To confirm that patients with an active IFN signature have elevated circulating Type I IFN, we measured levels of IFNα in plasma using Simoa Single Molecule Array Technology in pSS patients and HV. Median levels of IFNα in plasma were 807 (177–1744) fg/ml and 530 (106–1033) fg/ml in C1 and C3, respectively, while circulating levels in the other clusters and HV were close to the lower limit of quantification (Supplementary Fig. 9a). Interestingly, IFNα in serum was positively correlated with the two IFN transcriptomic modules (M1.2 and IFNα module) described in Fig. 3, especially in C1 and to a lesser extent in C3, confirming the Type I IFN signature observed in these patients (Supplementary Fig. 9b). Of note, half of the patients in C2 received antimalarials and previous studies have also shown that hydroxychloroquine use can reduce the levels of circulating Type I29,30 and Type II31,32; IFN z-scores. IFNα in serum was not associated with ESSDAI (Supplementary Fig. 9b) but higher levels of serum IFNα were associated with hematological and biological domains of ESSDAI (Supplementary Data 4).

Clinical symptoms and serological characteristics

Patient medical history and disease characteristics including clinical and serological parameters were collected for the 304 pSS patients. Details are displayed in Table 2 and Supplementary Data 5. Patients from C2 had a lower disease duration when compared to patients from other clusters.

Although the Physician Global Assessment (PGA) was collected for the whole population, ESSDAI and ESSPRI were only assessed in expert centers (Barcelona, Brest, Cordoba, Geneva, Hannover, Leuven, Milano, Porto and Szeged) in a subset of 193 and 150 respectively of the 304 pSS studied patients (70/101 and 56/101 from C1, 52/77 and 43/77 from C2, 44/88 and 30/88 from C3 and 27/38 and 21/38 from C4, Supplementary Data 5).

The lowest mean ESSDAI score was observed in C2 and the highest ESSDAI and PGA mean scores in C4 (Table 2, Fig. 7a) but there were no statistically significant differences between the 4 clusters. No clear difference in the ESSDAI components nor in the objective measures of ocular and salivary dryness was observed between the 4 clusters. Moreover, there was no significant difference for the global ESSPRI score and its 3 components (i.e. dryness, pain and fatigue) except between SSA-positive C2 patients who reported lower ESSPRI scores (p-value < 0.001) compared to the SSA-negative patients (Supplementary Data 6).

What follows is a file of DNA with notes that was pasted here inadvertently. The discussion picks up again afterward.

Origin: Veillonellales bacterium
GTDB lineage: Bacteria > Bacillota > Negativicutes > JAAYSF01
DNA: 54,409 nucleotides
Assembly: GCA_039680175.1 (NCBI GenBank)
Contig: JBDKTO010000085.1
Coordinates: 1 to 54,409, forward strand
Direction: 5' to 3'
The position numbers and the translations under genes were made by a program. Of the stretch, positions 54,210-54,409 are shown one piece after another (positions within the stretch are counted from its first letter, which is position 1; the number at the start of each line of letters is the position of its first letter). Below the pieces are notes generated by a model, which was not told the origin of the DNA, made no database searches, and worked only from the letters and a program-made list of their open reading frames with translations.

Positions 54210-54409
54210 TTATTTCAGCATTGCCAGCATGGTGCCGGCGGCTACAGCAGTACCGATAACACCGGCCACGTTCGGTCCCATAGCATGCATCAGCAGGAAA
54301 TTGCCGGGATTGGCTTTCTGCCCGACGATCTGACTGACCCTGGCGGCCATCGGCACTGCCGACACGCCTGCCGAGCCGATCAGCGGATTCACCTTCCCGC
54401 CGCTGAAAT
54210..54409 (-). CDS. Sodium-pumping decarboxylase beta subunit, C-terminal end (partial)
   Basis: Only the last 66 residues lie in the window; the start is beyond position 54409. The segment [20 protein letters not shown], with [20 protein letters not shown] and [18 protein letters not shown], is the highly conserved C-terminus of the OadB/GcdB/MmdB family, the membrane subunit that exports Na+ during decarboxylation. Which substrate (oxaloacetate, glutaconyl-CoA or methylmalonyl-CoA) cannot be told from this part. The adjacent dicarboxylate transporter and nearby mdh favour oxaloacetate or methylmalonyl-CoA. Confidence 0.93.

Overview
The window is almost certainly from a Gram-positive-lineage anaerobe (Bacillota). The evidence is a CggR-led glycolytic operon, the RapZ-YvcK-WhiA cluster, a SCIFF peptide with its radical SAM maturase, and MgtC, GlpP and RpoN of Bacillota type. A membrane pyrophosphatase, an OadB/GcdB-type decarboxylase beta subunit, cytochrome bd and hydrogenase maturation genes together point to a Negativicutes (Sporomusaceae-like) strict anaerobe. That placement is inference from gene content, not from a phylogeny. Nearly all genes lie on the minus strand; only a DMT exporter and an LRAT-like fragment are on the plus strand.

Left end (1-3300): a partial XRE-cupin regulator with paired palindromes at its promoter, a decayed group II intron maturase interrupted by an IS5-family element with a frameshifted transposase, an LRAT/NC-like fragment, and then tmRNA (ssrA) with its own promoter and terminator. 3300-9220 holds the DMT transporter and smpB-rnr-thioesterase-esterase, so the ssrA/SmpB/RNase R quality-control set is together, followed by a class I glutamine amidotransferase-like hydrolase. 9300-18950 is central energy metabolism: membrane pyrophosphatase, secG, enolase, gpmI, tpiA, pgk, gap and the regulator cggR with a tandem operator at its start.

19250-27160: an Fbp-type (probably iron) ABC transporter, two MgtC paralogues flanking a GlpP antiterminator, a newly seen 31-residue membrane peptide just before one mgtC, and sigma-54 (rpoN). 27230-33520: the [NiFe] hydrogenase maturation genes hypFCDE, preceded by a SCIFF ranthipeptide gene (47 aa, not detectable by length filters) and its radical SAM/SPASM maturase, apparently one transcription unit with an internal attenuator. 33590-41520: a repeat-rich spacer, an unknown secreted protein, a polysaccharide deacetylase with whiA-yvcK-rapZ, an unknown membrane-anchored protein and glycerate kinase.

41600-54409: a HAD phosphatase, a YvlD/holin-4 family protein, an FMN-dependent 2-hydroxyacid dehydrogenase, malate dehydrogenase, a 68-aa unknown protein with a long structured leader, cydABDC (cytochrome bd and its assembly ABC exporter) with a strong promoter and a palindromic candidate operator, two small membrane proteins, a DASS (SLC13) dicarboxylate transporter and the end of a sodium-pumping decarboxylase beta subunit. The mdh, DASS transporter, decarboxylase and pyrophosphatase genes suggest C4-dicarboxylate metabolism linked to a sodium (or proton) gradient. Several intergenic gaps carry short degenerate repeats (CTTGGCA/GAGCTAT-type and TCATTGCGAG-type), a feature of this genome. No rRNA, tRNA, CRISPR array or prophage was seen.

Fig. 7: Disease activity and serological distributions in the 4 clusters.
figure7

a ESSDAI collected for 193 pSS patients (C1: 70, C2: 52, C3: 44, C4: 27), PGA collected for 286 pSS patients (C1: 94, C2: 71, C3: 85, C4: 36,) and ESSPRI collected for 150 pSS patients (C1: 56, C2: 43, C3: 30, C4: 21) distributions are shown in the 4 clusters. Two-tailed pairwise Wilcoxon-rank sum test results are shown. b The barplot shows the proportion of past (light orange) or present (orange) hypergammaglobulinemia (C1: 97, C2: 73, C3: 86, C4: 38) in each cluster. c Extractable nuclear antigen antibodies, anti-SSA antibodies, anti-SSA antibodies (Ro-52), anti-SSA antibodies (Ro-60), anti-SSB antibodies, rheumatoid factor were performed for 304 pSS patients (C1: 101, C2:77, C3:88, C4:38) and 330 HV and measured in serum, at the same center, using an automated chemiluminescent immunoanalyzer (IDS-iSYS). Barplots show the proportion of concentration level in each cluster (black: negative, light pink: low, orange: medium, red: elevated and dark red: high). Turbidimetry was used for rheumatoid factor (RF), complement fractions C3c and C4 determination and circulating free light chains. Statistical significance is determined by two-tailed pairwise Wilcoxon-rank sum test. Plots show median with error bars indicating ± interquartile range. Patient and HV distribution according to PGA and biological parameters analyzed variable is described in Methods.

Statistically significant differences in the distribution of reported arthritis (p-value = 0.016), rate of cancer history (p-value = 0.028), coronary artery disease (p-value = 0.002) and chronic obstructive pulmonary disease (p-value = 0.016) were observed between the four clusters. (Supplementary Data 7). Interestingly, patients from C4 reported more severe clinical symptoms compared to the 3 other clusters.

Some serological characteristics were significantly different across the 4 clusters, hypergammaglobulinemia (p-value < 0.001) (Table 2), extractable nuclear antigen (ENA) antibodies (p-value <0.001), the presence of serum anti-SSA52/anti-SSA60 autoantibodies (p-value < 0.001) and higher circulating kappa and lambda free light chains (cFLC) (p-value < 0.001) (Fig. 7b, and Supplementary Data 8). C1 and C3 were associated with higher levels of these parameters when compared to C2 and C4. Moreover, C2 and C4 were enriched in patients with glandular manifestations of the disease assessed by a positive focus score in the absence of anti-SSA antibodies (Table 2).

In addition, the levels of rheumatoid factor (p-value < 0.001) and complement C4 fraction levels (p-value = 0.003) were statistically different between the four clusters. C1 was characterized by a higher rheumatoid factor and by a reduced complement C4 fraction levels compared to the other clusters. While some patients presented anti-dsDNA antibodies in C1 and C3 and anti-CCP antibodies in C4, almost none of these autoantibodies were present in the other clusters (Supplementary Data 8).